The first time Cylance founder chief executive Stuart McClure travelled to Australia, as a 19-year-old, he had a near-death experience en-route that changed his outlook on life quite profoundly. He says he began seeing the world in a different way.
And he became sort of obsessed with the nature of preventable design-flaws.
Mr McClure had been a young passenger on United Airlines Flight 811 from Honolulu to Auckland in 1989, with a final destination in Sydney, when a baggage compartment door blew off the aircraft near the business class section, sucking nine people into the void at 23,000 feet and very nearly bringing the plane down.
This was a horrific incident. Air crash investigators later found two separate, but related, design problems had caused the catastrophic failure of the locking mechanism on the doors. These design problems were “utterly preventable,” Mr McClure says, and thus began what he says has been his own mission around finding “fixable” flaws before they become a massive problem.
Mr McClure is the founder and CEO of AI-based cybersecurity pioneer Cylance, a company he founded in 2012 and sold earlier this year to BlackBerry for US$1.4 billion (A$1.97 billion) in cash.
The acquisition stunned everyone, not least because much of the world did not realise BlackBerry was still around, much less as a player in cybersecurity. But Mr McClure says the combination of the two companies is powerful.
Cylance provides a growth engine of market-leading threat detection capability, while BlackBerry has quietly and dramatically transformed itself into a powerful cyber compliance-side platform. The addition of Cylance’ artificial intelligence tech capability has created something powerful.
“In summer last year, we were on track to an IPO,” Mr McClure says. “We had a pretty clear path. And then we were approached by BlackBerry.”
“At first, I think I had the same reaction as most other people … ‘Are they around?”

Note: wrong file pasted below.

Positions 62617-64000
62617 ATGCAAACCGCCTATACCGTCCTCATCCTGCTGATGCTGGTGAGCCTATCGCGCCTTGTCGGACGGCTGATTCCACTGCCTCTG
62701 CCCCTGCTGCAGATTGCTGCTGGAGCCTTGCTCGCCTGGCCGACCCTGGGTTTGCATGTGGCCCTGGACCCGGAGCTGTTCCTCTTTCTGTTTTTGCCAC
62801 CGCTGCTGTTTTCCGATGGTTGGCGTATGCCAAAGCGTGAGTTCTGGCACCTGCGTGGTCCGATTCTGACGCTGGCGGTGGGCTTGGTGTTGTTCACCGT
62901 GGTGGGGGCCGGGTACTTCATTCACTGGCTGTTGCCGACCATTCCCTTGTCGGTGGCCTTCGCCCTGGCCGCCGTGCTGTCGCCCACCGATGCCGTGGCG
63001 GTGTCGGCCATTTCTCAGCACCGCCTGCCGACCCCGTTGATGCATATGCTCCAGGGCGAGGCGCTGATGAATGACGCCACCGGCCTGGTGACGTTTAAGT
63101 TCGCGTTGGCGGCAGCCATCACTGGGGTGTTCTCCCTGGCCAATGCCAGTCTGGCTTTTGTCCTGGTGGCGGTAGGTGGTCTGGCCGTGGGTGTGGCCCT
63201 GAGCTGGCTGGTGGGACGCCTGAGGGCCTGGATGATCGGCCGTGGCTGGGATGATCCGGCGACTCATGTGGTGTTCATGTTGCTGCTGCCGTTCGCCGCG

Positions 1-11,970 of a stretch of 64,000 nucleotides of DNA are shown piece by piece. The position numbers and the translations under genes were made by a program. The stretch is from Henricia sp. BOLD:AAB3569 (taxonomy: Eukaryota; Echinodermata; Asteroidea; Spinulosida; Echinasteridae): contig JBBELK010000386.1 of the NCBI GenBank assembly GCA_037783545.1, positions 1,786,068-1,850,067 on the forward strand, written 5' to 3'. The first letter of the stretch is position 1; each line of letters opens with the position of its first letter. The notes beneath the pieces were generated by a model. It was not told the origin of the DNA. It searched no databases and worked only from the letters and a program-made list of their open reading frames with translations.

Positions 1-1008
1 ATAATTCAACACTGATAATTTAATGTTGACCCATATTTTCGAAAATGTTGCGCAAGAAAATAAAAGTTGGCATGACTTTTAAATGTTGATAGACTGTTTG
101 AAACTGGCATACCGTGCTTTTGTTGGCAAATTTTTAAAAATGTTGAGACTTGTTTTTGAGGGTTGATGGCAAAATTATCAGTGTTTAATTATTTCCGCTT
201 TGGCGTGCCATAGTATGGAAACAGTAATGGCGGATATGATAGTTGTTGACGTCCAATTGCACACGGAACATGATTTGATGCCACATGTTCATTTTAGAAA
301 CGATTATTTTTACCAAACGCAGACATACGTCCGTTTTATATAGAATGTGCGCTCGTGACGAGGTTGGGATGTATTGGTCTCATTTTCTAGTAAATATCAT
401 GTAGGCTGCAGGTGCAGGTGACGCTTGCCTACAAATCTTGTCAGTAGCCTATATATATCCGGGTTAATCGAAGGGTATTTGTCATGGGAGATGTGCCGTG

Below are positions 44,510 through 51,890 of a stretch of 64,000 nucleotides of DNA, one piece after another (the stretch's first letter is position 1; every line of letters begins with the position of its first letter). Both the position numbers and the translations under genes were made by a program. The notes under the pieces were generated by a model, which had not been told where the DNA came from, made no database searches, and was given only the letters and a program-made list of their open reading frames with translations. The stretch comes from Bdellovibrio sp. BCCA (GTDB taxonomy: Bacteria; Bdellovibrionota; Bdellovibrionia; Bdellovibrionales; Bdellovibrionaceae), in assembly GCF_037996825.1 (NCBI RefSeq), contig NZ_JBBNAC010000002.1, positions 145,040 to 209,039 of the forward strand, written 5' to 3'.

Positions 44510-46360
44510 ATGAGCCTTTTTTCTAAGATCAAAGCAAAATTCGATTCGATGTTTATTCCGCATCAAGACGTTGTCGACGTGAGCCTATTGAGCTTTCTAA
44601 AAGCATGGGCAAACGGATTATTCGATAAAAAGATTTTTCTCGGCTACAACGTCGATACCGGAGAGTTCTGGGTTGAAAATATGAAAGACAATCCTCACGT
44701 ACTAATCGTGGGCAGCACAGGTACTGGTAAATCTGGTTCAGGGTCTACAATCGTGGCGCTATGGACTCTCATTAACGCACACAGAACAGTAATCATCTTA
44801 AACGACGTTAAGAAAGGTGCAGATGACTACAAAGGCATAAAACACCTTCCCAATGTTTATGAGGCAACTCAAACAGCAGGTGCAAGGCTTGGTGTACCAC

“But what [BlackBerry CEO] John Chen has been able to do in transforming that company from a near-death experience into a thriving business in cybersecurity is beyond impressive.”
Mr McClure is back in Australia on his first visit since the BlackBerry deal. He is still pressing the same Cylance message of artificial intelligence-based threat detection that the company pioneered. And he is bedding down his side of the acquisition.
This is not unfamiliar territory. Mr McClure has been involved in several acquisitions. His first venture-backed company, Foundstone was acquired in 2004 by McAfee, which was in turn acquired by chip giant Intel.
It is worth revisiting the Genesis story behind Cylance, as it ultimately describes the design philosophy that drives the Cylance business model.
The promise of the Intel acquisition of McAfee in 2011 was to embed security into the chip. It was a promise that both companies were struggling to deliver on.
Mr McClure was a McAfee executive in the post-acquisition environment and ultimately became frustrated at the technology direction and philosophical direction the company was taking.
“The way cybersecurity works – and there is no other way it works – is that you cannot prevent all cyber-attacks, you can only detect when one is successful and then respond as quickly as possible.
“It’s detect and respond. That’s how the entire industry is built.”
As Mr McClure got out into the world talking to McAfee/Intel customers, partners and investors, “they all wanted protection. We couldn’t deliver that, and we certainly couldn’t deliver it on a chip.”
“Because the very nature of detect and respond is that you have to know all the attacks before you can prevent them. It seems counter-intuitive, but that’s how it works – to stop the burglar, you have to know every way the burglar could ever get into your house and then put in measures to stop it.
And that’s not a realistic proposition. The cyber industry was ripe for disruption through AI. Mr McClure was banging his head against a wall internally. And so he jumped out of Intel in 2012, and founded Cylance.
“In the early days, we didn’t use the term AI, even though that is exactly what were doing,” he says. “We used the term ‘mathematics’. Because at the end of the day, what we are using is pure mathematics – just very advanced learning algorithms.”
From there Cylance started on a phenomenal growth trajectory. The company was less than two years old when it was brought in by the US Federal Government to assist with a shocking breach at the Office of Personnel Management, which was ultimately found to have had 22 million records of government employees stolen.
The incident became a massive validation for Cylance and its AI-based cybersecurity philosophy. The company immediately gathered US government customers and growth took off.
Mr McClure says the integration of Cylance threat detection AI with BlackBerry’s compliance platform technology will deliver a new degree of safety.
“In using AI to drive threat detection and AI to also deploy and build the compliance structure and framework, you now have an incredibly powerful predictive platform.”
“We have mission-alignment between the Cylance side of the team and the BlackBerry side of the team. And now its just an issue of executing and bringing the cultures together.”